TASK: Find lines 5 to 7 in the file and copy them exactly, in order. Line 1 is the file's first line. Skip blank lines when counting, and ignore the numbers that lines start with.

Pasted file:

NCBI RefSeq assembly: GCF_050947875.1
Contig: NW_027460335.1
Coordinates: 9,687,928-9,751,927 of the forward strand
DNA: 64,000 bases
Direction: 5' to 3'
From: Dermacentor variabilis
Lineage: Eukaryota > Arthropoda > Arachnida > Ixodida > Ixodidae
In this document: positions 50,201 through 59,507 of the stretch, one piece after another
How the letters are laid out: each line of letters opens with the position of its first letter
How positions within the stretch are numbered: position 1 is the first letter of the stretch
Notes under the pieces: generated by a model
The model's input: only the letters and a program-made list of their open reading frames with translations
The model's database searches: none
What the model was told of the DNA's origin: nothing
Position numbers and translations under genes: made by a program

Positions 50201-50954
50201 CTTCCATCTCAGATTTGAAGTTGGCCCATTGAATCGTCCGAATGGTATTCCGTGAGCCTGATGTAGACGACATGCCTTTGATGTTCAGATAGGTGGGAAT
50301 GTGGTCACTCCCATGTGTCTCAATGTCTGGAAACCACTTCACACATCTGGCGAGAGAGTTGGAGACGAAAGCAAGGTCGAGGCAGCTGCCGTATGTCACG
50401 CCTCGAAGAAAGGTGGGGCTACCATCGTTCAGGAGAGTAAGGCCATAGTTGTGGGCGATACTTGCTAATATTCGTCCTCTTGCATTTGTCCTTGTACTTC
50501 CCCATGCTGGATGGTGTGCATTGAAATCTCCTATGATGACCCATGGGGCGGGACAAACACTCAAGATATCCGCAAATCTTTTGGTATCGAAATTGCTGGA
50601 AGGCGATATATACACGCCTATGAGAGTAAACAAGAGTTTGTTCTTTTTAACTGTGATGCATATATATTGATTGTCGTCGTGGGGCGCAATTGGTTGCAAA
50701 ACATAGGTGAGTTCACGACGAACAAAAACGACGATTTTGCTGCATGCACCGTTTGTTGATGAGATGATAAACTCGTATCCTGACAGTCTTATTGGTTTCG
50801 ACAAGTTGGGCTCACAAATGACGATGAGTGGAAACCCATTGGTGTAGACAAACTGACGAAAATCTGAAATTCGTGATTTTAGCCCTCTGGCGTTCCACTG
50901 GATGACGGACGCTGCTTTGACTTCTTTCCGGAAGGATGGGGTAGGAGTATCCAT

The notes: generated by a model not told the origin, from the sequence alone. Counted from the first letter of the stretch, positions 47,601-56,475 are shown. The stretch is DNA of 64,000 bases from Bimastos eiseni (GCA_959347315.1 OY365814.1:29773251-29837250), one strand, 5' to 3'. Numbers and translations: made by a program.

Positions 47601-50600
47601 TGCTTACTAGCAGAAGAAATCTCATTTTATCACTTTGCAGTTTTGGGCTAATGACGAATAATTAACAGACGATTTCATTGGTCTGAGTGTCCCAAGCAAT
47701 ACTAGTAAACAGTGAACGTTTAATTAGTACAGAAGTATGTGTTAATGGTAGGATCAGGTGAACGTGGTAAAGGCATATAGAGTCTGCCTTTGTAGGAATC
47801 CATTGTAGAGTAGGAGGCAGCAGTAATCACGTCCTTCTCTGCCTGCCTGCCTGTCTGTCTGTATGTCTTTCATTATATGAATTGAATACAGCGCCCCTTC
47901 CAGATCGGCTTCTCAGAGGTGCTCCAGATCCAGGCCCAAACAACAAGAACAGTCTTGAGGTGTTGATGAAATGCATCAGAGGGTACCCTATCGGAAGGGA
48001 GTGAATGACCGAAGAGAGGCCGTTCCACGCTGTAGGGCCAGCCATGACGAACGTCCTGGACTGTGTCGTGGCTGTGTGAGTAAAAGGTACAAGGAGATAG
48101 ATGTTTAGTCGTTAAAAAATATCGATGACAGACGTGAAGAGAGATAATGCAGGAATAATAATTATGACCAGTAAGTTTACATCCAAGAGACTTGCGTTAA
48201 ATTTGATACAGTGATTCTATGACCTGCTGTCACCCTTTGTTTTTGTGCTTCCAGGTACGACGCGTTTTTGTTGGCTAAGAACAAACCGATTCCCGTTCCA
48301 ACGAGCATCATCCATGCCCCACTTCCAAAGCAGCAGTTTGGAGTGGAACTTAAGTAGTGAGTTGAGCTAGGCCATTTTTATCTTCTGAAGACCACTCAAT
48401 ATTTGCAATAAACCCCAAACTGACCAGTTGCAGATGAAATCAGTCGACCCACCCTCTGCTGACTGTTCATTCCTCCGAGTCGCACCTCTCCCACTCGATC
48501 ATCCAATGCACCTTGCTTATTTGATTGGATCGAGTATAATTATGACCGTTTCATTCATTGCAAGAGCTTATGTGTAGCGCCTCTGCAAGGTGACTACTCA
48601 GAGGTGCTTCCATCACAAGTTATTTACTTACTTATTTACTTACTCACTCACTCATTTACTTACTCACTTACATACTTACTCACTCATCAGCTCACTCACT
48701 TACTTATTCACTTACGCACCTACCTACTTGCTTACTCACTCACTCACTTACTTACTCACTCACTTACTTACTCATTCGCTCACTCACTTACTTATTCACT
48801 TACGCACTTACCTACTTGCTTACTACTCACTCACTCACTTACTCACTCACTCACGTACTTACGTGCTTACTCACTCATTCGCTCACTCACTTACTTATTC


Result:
Direction: 5' to 3'
From: Dermacentor variabilis
Lineage: Eukaryota > Arthropoda > Arachnida > Ixodida > Ixodidae